You're right: it doesn't really seem like a "yes or no" situation. Hear me out, though. When I worked at Starbucks, every now and then we'd have district-wide meetings to discuss seasonal changes, company updates and the 200th or so reminder that we were not competing with Dunkin' Donuts. This is always something that has baffled me to a degree: for instance, in spring 2008, the company launched Pike Place Roast (after we were reminded that Dunks was not a competitor). My first thought? "This is the closest thing we have to Dunkin' Donuts."
Over time, I've come to the conclusion that while Starbucks may have claimed that it wasn't competing with Dunky D, it ultimately comes to how it's perceived by the consumers. And for the most part, consumers place the two brands in competition with one another. Although, now I think I also see where the 'Bucks is coming from. The two brands are so distinctly different when it comes to coffee: a Starbucks drinker thinks Dunks is too weak, and a Dunkin' Donuts drinker considers the 'Bucks too strong. Sure, Starbucks is pricier, but I'll cough up the cash for my iced coffee given the option between the two because I just prefer a stronger coffee.
Now, that all said, I don't know what's going on behind the corporate doors of the mighty Dunkin' Donuts. Given their latest branding campaign in Mass., I would guess that they're pitting themselves against Starbucks, but given that I never worked there, I wouldn't know.
What do you think? Is Dunkin' Donuts turning up the heat on Starbucks? If so, what are they accomplishing by appearing as the Starbucks doppelganger?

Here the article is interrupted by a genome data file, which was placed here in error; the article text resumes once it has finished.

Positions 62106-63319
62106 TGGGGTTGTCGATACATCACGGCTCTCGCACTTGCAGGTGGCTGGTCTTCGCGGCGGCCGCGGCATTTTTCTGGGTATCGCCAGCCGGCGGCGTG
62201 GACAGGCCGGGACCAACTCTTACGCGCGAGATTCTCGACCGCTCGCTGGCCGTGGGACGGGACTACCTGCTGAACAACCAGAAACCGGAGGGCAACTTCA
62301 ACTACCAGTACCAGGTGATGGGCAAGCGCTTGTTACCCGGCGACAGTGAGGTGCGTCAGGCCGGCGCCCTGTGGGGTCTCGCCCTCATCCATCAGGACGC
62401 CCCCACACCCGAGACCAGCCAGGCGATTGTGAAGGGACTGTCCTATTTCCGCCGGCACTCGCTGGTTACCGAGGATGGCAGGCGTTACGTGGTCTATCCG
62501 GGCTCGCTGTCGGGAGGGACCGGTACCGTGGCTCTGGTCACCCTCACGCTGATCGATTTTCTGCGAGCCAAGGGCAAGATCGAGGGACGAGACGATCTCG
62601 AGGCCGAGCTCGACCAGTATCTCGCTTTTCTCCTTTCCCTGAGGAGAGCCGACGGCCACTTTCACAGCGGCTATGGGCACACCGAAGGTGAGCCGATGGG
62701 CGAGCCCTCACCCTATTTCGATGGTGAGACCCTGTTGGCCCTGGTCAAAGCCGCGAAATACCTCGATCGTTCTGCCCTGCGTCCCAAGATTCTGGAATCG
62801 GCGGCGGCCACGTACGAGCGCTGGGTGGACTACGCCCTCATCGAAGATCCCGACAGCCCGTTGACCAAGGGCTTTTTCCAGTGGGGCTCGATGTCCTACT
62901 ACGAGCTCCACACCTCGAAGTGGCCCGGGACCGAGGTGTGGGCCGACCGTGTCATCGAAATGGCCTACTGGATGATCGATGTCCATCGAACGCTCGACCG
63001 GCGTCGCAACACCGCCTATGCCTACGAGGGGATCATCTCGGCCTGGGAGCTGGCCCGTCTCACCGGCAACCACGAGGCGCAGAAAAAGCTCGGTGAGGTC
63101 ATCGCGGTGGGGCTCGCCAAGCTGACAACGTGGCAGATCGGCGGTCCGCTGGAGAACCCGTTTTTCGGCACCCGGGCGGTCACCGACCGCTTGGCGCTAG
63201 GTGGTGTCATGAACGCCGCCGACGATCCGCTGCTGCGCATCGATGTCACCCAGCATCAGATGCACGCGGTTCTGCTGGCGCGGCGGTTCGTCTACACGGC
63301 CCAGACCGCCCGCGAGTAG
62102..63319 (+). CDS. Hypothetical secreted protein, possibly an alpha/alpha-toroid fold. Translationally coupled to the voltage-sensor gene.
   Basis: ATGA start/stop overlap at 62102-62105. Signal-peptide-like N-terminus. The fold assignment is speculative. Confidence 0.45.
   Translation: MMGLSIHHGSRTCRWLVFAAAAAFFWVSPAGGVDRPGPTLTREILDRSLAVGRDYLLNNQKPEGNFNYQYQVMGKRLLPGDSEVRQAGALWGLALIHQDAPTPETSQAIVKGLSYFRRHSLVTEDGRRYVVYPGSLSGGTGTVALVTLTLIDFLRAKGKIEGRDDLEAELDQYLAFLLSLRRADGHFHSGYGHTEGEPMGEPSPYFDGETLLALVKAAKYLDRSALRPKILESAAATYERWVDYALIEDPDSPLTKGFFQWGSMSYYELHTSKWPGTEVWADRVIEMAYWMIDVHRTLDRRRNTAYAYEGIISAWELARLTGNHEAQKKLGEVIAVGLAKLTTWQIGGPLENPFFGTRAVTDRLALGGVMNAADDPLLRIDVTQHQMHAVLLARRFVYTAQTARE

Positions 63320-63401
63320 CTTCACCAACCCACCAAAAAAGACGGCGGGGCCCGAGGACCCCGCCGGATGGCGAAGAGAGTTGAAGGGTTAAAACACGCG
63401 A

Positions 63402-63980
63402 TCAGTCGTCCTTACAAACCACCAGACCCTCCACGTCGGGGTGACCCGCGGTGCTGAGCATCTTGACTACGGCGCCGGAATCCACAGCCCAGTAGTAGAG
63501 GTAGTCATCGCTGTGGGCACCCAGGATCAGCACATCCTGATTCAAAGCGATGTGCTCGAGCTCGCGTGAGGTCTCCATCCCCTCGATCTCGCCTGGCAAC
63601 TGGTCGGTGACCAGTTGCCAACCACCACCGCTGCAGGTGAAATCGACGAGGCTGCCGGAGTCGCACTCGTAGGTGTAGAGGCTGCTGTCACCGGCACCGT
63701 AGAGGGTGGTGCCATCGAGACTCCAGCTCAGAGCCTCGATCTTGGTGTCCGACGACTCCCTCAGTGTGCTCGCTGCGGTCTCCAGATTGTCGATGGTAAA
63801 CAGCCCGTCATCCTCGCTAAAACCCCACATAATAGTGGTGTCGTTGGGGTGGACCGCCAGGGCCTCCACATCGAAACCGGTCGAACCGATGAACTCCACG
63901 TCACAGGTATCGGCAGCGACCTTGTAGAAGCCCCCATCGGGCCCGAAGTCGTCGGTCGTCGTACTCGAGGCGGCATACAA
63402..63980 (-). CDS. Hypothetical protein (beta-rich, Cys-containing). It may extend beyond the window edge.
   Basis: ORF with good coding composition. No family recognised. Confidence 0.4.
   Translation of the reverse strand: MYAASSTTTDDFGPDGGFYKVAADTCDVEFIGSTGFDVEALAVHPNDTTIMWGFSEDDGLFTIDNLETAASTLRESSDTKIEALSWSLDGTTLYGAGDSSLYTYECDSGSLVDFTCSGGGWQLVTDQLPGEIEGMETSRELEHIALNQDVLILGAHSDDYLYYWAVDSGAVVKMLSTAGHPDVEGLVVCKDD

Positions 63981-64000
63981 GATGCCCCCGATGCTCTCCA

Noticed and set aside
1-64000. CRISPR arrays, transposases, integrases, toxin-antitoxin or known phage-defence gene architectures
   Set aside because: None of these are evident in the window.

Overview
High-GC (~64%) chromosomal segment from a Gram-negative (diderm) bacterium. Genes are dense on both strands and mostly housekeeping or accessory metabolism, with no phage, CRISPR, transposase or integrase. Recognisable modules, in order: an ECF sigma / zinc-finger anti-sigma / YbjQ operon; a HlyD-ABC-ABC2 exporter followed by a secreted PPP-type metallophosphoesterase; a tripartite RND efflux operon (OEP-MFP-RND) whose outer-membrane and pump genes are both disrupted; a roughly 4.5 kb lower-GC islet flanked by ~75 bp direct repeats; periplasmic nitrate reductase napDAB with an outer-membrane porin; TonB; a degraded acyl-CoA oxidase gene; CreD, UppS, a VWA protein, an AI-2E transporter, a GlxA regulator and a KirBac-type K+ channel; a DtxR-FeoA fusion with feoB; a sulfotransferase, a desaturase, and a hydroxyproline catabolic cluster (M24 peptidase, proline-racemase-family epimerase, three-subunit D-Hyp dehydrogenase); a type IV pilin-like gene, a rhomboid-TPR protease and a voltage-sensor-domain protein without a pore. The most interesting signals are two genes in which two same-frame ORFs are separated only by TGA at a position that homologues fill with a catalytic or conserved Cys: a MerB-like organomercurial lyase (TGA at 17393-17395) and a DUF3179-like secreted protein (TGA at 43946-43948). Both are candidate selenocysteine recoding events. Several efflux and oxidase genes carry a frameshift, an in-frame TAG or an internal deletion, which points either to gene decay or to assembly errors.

This totally goes against what I said last night to someone about making quantifiable, easily measurable resolutions (for instance, I also plan on squeezing back into my college jeans this year). I'm also not much of a "New Years Resolutions" gal, so it looks like 2011 is going to be a wild and wacky one for me. Moving on . . .
WordPress Emailed me my "2010 Year in Blogging," and considering that at the height of my blogging I was posting at least four times a week, it was pretty disappointing to have not even blogged once per week this year. In my defense, 2010 was pretty hectic for me, but I still should have been able to make time to at least get 52 posts taking up space on the Interwebs. I'll target doing that this year (Hey, wait: that's easily measurable! Hypocrisy averted!).
While I'm thinking about it, let's back-track a smidgen. I think I promised an update on my progress at Racepoint a few posts ago, and of course, that never happened. It's been just over three months - I'm up for my quarterly review this month . . . already? - and I'm still honeymooning. This is a particularly good thing because otherwise I would be much crankier when my alarm starts harassing me at 5.00 AM every day.
My clients are pretty nifty: I've two in tech and one in healthcare, and while your eyes may begin to glaze over if I begin to discuss them in detail, I love learning about their industries and working with them, especially having known absolutely nothing about any of their products prior to starting at RPG. Try asking me about personalised knee replacements, now! Wait, where are you going?